I'm not panning Brodsky, by the way. I like his essays. I question 'literally', but I almost always question it. I mean, it literally makes me pause and question the sentence I am reading.

March 03, 2011  
Blogger adrian mckinty said...

Peter

Didnt know they had a restaurant. Just after Christmas I was at a pub in Newburyport with an old friend of mine who heads the creative writing programme at an Ivy League University in New England. Anyway we had three pints of Dogfish Head 90 Minute IPA. I was seeing stars - literally hallucinating. XXXXX however who is clearly made of sterner stuff than me not only drove me back to Plum Island but then the three hour journey back home. Should I have asked him for his keys? Probably. Could I have made my tongue do the asking? No.

This is Leah's Yiddish Travel writing book:

http://www.amazon.com/Journeys-beyond-Pale-Yiddish-Writing/dp/0299184447/ref=sr_1_1?ie=UTF8&qid=1299217853&sr=8-1

March 04, 2011  
Blogger adrian mckinty said...

Seana

I think Brodsky a native Russian speaker was calling attention to the fact that he was making a joke in English - a rather good joke if ask me.

March 04, 2011  
Blogger adrian mckinty said...

If he had said that Orpheus was dogged by fear, I wouldnt have noticed the Cerberus reference at all but by adding the word "literally" he calls attention to dogged and then you see what he's talking about. I thought that was pretty good.

yes I agree its annoying when starlets and wannabe starlets say "I literally died with happiness" but Brodsky's use here is appropriate.

March 04, 2011  
Blogger seana said...

Adrian,I see what you're saying, but I think 'literally', as here, often replaces a word we wish we had but don't.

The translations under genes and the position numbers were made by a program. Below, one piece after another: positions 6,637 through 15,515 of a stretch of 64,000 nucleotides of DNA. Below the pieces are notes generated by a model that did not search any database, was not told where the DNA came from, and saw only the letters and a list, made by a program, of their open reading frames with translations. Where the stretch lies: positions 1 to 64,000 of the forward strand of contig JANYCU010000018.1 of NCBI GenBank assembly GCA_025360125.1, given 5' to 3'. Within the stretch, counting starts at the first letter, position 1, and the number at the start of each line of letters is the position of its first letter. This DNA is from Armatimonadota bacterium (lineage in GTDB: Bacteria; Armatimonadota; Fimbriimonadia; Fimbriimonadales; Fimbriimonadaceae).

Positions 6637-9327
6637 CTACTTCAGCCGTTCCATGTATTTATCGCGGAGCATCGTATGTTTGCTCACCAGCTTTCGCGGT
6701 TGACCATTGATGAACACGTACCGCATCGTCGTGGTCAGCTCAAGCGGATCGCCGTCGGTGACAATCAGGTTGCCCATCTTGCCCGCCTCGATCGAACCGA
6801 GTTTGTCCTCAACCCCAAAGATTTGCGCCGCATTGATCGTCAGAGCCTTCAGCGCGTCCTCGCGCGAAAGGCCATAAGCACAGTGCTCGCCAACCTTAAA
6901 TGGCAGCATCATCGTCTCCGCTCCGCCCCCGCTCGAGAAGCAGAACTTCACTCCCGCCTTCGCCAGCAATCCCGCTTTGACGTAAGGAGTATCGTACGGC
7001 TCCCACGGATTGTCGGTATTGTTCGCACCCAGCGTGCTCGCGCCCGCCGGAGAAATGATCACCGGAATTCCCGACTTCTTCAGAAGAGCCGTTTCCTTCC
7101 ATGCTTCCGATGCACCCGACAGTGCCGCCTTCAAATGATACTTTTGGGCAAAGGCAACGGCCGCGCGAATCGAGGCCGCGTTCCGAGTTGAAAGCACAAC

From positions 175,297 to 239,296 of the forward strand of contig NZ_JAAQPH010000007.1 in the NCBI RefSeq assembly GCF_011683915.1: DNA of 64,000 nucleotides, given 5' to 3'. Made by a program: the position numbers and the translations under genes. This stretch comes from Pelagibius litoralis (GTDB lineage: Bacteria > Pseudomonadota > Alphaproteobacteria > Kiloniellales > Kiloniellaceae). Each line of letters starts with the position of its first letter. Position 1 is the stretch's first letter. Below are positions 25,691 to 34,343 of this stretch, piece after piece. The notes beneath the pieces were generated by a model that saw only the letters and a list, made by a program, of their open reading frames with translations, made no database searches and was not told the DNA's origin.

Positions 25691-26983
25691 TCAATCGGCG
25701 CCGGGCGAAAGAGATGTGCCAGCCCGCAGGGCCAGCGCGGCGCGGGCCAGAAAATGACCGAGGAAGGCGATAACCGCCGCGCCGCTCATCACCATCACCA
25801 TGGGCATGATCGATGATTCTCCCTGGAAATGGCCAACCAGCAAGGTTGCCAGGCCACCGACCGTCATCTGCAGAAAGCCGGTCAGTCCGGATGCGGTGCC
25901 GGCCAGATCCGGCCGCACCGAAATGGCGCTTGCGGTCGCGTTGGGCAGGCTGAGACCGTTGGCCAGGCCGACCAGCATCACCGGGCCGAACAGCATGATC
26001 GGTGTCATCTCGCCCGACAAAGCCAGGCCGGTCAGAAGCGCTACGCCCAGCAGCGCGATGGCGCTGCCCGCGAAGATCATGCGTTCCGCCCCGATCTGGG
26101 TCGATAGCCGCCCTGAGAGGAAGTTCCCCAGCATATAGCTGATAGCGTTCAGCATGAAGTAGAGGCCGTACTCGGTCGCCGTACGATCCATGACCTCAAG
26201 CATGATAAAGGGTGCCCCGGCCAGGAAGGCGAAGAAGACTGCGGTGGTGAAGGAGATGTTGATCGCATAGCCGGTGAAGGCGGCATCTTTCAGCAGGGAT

I trust that you were literally hallucinating,though most people don't have quite that reaction to beer. Peter, if you happen to replicate the experience, by all means let us know.

March 04, 2011  
Blogger Peter Rozovsky said...

Seana, I've wondered about the name Dogfish Head. Does it have something to do with that part of a dogfish's anatomy? Did someone think that the words' odd rhythms would make the name stand out? Is the bewery's owner a Captain Beefheart fan who liked Dogfish Head's rhythmic similarity to Trout Mask Replica?

A comic strip I like once had the title character complaining that misuse of literally "literally burns me up," to which his friend replies, "Oh., Eyebeam, you literally crack me up." The strip's panels are illustrated accordingly.

I'll explain in a subsequent comment what I think Brodsky was up to and why I'm tempted to give him a pass on this one.

March 04, 2011  
Blogger Peter Rozovsky said...

Adrian, were you literally seeing stars, or were they scintillating flashes of light that resembled stars?

Thanks, too, for the link to Leah's book. Let her drive when you travel.

March 04, 2011  
Blogger seana said...

Well, do, and I can easily suppose that Brodsky was mocking or at least imitating an American misuse rather than falling into error himself.

But I do think 'literally' has become part of the American vernacular as an emphasizer of some sort. It's wrong, but usage makes it right to some degree. At least in the sense that we all understand what's meant.

March 04, 2011  
Blogger Peter Rozovsky said...

Seana, while I recognize that any number of former mistakes are now accepted usage, sometimes a mistake repeated often enough is still a mistake. That's the case with literally.

March 04, 2011  
Blogger Peter Rozovsky said...

Peter, if you happen to replicate the experience, by all means let us know.

Seana, I shall be sure to keep you current on my visual, auditory, olfactory and tactile hallucinations. If I get drunk and then happen to meet George Clooney and Natalie Portman in the restaurant, I'll also let you know.

March 04, 2011  
Blogger Peter Rozovsky said...

Adrian, I don't know if Brodsky was calling especial attention to any joke he was making, but I do think he was doing more or less what you suggest in your other comment. "Dogged" has become through frequent usage a dead metaphor. That is, speakers and writers use it fluently and comfortably without any sense of its having anything to do with dogs. Brodsky's literally unmetaphorizes the word and brings it back from the land of dead metaphors, reminding readers of its origin (though elsewhere in the essay, I think he explicitly denies the power of metaphors).

Seana: That's my explanation of what I think Brodsky was up to.

March 04, 2011  
Blogger adrian mckinty said...

Peter

And it was funny. Without the "literally" it wouldn't, I contend, have been funny.

It was night time so yes I was literally seeing stars - the Big Dipper, a constellation we can't get in the Southern Hemisphere.

March 04, 2011  
Blogger Peter Rozovsky said...